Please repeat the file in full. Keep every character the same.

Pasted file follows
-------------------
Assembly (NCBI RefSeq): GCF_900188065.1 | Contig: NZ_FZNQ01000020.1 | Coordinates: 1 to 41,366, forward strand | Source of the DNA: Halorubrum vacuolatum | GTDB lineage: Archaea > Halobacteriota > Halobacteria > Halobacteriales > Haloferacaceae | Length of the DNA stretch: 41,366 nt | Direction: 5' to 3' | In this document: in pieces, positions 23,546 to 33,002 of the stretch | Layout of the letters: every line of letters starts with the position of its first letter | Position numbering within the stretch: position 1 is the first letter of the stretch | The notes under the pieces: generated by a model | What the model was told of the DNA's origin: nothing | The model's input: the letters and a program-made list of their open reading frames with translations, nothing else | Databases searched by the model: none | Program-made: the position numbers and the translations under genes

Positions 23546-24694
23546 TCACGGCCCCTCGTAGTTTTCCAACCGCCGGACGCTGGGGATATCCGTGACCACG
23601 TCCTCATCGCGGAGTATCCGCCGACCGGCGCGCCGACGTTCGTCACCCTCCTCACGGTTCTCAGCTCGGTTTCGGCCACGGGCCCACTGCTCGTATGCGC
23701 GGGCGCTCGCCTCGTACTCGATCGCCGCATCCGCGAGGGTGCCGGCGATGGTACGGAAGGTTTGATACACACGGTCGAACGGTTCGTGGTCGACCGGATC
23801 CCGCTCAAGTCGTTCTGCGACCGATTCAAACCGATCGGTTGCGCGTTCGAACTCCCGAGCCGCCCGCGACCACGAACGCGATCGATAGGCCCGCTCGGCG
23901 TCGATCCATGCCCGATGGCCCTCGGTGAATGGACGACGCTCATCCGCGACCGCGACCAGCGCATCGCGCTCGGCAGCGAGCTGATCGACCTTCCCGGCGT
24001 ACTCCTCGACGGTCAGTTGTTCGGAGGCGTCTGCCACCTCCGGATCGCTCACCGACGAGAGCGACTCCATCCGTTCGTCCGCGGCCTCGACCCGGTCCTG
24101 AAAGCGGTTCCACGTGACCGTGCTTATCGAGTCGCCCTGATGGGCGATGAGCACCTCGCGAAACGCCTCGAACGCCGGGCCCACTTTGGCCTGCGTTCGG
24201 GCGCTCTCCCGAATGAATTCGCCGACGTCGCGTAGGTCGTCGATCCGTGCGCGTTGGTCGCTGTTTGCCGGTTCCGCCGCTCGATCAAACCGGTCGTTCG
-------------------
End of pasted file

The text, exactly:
Assembly (NCBI RefSeq): GCF_900188065.1 | Contig: NZ_FZNQ01000020.1 | Coordinates: 1 to 41,366, forward strand | Source of the DNA: Halorubrum vacuolatum | GTDB lineage: Archaea > Halobacteriota > Halobacteria > Halobacteriales > Haloferacaceae | Length of the DNA stretch: 41,366 nt | Direction: 5' to 3' | In this document: in pieces, positions 23,546 to 33,002 of the stretch | Layout of the letters: every line of letters starts with the position of its first letter | Position numbering within the stretch: position 1 is the first letter of the stretch | The notes under the pieces: generated by a model | What the model was told of the DNA's origin: nothing | The model's input: the letters and a program-made list of their open reading frames with translations, nothing else | Databases searched by the model: none | Program-made: the position numbers and the translations under genes

Positions 23546-24694
23546 TCACGGCCCCTCGTAGTTTTCCAACCGCCGGACGCTGGGGATATCCGTGACCACG
23601 TCCTCATCGCGGAGTATCCGCCGACCGGCGCGCCGACGTTCGTCACCCTCCTCACGGTTCTCAGCTCGGTTTCGGCCACGGGCCCACTGCTCGTATGCGC
23701 GGGCGCTCGCCTCGTACTCGATCGCCGCATCCGCGAGGGTGCCGGCGATGGTACGGAAGGTTTGATACACACGGTCGAACGGTTCGTGGTCGACCGGATC
23801 CCGCTCAAGTCGTTCTGCGACCGATTCAAACCGATCGGTTGCGCGTTCGAACTCCCGAGCCGCCCGCGACCACGAACGCGATCGATAGGCCCGCTCGGCG
23901 TCGATCCATGCCCGATGGCCCTCGGTGAATGGACGACGCTCATCCGCGACCGCGACCAGCGCATCGCGCTCGGCAGCGAGCTGATCGACCTTCCCGGCGT
24001 ACTCCTCGACGGTCAGTTGTTCGGAGGCGTCTGCCACCTCCGGATCGCTCACCGACGAGAGCGACTCCATCCGTTCGTCCGCGGCCTCGACCCGGTCCTG
24101 AAAGCGGTTCCACGTGACCGTGCTTATCGAGTCGCCCTGATGGGCGATGAGCACCTCGCGAAACGCCTCGAACGCCGGGCCCACTTTGGCCTGCGTTCGG
24201 GCGCTCTCCCGAATGAATTCGCCGACGTCGCGTAGGTCGTCGATCCGTGCGCGTTGGTCGCTGTTTGCCGGTTCCGCCGCTCGATCAAACCGGTCGTTCG